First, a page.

Homosexual attack on free speech
They want to target those who sign petitions they don't like
"This Thursday in a federal court in Washington state, U.S. District Judge Benjamin Settle will, ahem, settle an important question... Specifically, Judge Settle must resolve whether Washington state’s Public Disclosure Act, requiring the Secretary of State to publically disclose the signers of petitions, violates First Amendment protections for voters signing a petition. That is, does it violate the rights of those signers not wanting to be threatened or intimidated . . .
“There have been few precedents on whether the names and addresses of people who sign petitions should be considered a public record,” wrote Ballot Access News editor, Richard Winger, recently. “Some states provide by law that the records are not public, but most states do not.” Thus, in most states, any citizen could request (and pay for) copies of the actual petitions turned into the Secretary of State, containing all the names and addresses and often other personal information.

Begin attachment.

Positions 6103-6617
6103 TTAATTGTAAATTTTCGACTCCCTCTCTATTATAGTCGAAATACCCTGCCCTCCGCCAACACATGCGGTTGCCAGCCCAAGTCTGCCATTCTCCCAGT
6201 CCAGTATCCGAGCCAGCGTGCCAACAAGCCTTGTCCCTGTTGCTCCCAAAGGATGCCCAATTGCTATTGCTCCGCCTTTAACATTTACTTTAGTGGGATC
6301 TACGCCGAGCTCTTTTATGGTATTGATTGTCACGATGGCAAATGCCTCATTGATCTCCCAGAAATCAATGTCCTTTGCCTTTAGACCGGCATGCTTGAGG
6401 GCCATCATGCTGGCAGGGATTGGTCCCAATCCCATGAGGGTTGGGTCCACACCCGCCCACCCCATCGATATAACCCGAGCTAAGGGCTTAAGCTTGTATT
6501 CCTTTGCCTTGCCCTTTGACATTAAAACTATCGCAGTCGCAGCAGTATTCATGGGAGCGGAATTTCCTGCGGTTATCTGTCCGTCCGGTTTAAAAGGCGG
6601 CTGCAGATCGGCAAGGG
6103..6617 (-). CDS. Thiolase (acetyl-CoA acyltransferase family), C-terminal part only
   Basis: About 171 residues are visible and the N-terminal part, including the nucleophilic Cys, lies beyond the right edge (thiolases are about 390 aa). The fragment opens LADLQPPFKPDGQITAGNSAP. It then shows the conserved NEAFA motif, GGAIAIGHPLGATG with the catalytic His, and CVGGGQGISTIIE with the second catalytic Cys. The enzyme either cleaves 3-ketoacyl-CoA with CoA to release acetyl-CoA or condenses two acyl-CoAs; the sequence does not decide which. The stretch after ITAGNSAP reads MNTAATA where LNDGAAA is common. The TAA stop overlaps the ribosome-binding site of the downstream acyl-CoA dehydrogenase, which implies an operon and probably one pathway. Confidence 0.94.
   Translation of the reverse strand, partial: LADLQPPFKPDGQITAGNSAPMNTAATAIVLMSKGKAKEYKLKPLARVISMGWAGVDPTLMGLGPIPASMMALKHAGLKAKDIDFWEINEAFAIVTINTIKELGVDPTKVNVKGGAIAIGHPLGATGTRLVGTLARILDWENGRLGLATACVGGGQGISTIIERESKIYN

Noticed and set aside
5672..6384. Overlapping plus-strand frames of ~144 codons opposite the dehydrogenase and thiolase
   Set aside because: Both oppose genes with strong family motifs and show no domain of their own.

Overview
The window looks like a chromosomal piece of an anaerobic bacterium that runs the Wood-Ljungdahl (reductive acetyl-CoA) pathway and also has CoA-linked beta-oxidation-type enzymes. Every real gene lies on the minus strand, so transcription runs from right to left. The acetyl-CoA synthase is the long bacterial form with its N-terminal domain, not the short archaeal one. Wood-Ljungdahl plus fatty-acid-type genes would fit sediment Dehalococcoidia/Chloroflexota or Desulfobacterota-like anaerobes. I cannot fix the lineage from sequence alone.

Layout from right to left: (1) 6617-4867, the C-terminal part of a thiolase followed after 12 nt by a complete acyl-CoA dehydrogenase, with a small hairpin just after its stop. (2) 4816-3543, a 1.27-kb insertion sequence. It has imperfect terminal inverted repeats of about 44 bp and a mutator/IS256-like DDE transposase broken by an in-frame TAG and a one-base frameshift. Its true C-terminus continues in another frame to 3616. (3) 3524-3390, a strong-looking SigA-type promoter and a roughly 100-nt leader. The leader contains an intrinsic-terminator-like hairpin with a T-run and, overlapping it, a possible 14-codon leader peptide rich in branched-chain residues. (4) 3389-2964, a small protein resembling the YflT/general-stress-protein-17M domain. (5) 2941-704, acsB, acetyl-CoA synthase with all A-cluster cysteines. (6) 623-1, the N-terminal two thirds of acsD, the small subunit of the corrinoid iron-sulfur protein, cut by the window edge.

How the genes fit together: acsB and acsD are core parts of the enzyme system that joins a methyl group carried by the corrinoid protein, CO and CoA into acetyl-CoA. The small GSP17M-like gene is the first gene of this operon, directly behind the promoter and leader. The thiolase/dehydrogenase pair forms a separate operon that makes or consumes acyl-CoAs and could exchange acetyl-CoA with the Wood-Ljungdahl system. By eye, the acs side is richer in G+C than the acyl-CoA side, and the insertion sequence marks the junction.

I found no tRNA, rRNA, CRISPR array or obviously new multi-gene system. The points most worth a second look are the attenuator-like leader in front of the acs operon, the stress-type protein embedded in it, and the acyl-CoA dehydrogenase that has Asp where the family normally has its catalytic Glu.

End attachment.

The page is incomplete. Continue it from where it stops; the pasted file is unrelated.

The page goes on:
Enter Brian Murphy. He started a website — WhoSigned.org — in essence to “out” the signers of Referendum 71 petitions. He pledged to create a searchable database of all those people who had signed the referendum petition and he encouraged supporters of the domestic partnership legislation to have a “dialogue” with those who had signed the petition.
Unsurprisingly, some petition signers became more than a little concerned about the nature and tone such a dialogue might take. Larry Stickney, the head of Protect Marriage Washington, which sponsored Referendum 71, accused opponents of taking “the politics of personal destruction to new levels. I am a personal recipient of dozens of obscene and threatening e-mails and phone calls since we filed this.”